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Education, public discourse and ideas…

Bonus: 538.com has an interesting ranking of the all time bets NBA teams. The discussion is interesting as well.

Press coverage: Paul Krugman attacks an attack on Elizabeth Warren:

Yesterday Politico posted a hit piece on Elizabeth Warren, alleging that she’s being hypocritical in her opposition to a key aspect of TPP, that’s interesting in several ways. First, it was clearly based on information supplied by someone close to or inside the Obama administration – another illustration of the poisonous effect the determination to sell TPP is having on the Obama team’s intellectual ethics. Second, the charge of hypocrisy was ludicrous nonsense – “You say you’re against allowing corporations to sue governments, yet you were a paid witness against a corporations suing the government!” Um, what?

And more generally, the whole affair is an illustration of the key role of sheer laziness in bad journalism.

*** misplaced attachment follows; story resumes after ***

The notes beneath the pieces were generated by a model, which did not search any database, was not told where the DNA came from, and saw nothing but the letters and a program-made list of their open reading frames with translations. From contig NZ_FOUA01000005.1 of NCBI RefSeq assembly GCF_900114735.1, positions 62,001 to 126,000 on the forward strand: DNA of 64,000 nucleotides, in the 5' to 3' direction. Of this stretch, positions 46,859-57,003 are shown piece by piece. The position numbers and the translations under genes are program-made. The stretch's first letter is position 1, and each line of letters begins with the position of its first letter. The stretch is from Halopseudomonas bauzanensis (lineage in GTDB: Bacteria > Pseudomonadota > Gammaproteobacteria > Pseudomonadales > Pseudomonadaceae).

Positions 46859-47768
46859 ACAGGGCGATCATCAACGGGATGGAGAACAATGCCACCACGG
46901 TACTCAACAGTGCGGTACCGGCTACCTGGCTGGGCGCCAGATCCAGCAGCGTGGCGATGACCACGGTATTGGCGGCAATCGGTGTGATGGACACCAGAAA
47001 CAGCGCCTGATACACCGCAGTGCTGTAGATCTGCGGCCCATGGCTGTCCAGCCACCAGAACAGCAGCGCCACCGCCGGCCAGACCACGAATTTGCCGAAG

Think about it: when is the charge of hypocrisy relevant? Basically, only when a public figure is preaching about individual behavior, and perhaps holding himself or herself up as a role model. So yes, it’s fair to go after someone who preaches morality but turns out to be a crook or a sexual predator. But articles alleging that someone’s personal choices are somehow hypocritical given their policy positions are almost always off point. Someone can declare that inequality is a problem while being personally rich; they’re calling for policy changes, not mass self-abnegation. Someone can declare our judicial system flawed while fighting cases as best they can within that system — until policy change happens, you have to live in the world as it is.

I see this attack on Hillary Clinton as being similar (the attack: she wants to overturn Citizens United, but still welcomes support from 527 groups). To me, this is like advocating for a rules change, but playing within the rules prior to said change. I am fine with either side doing it.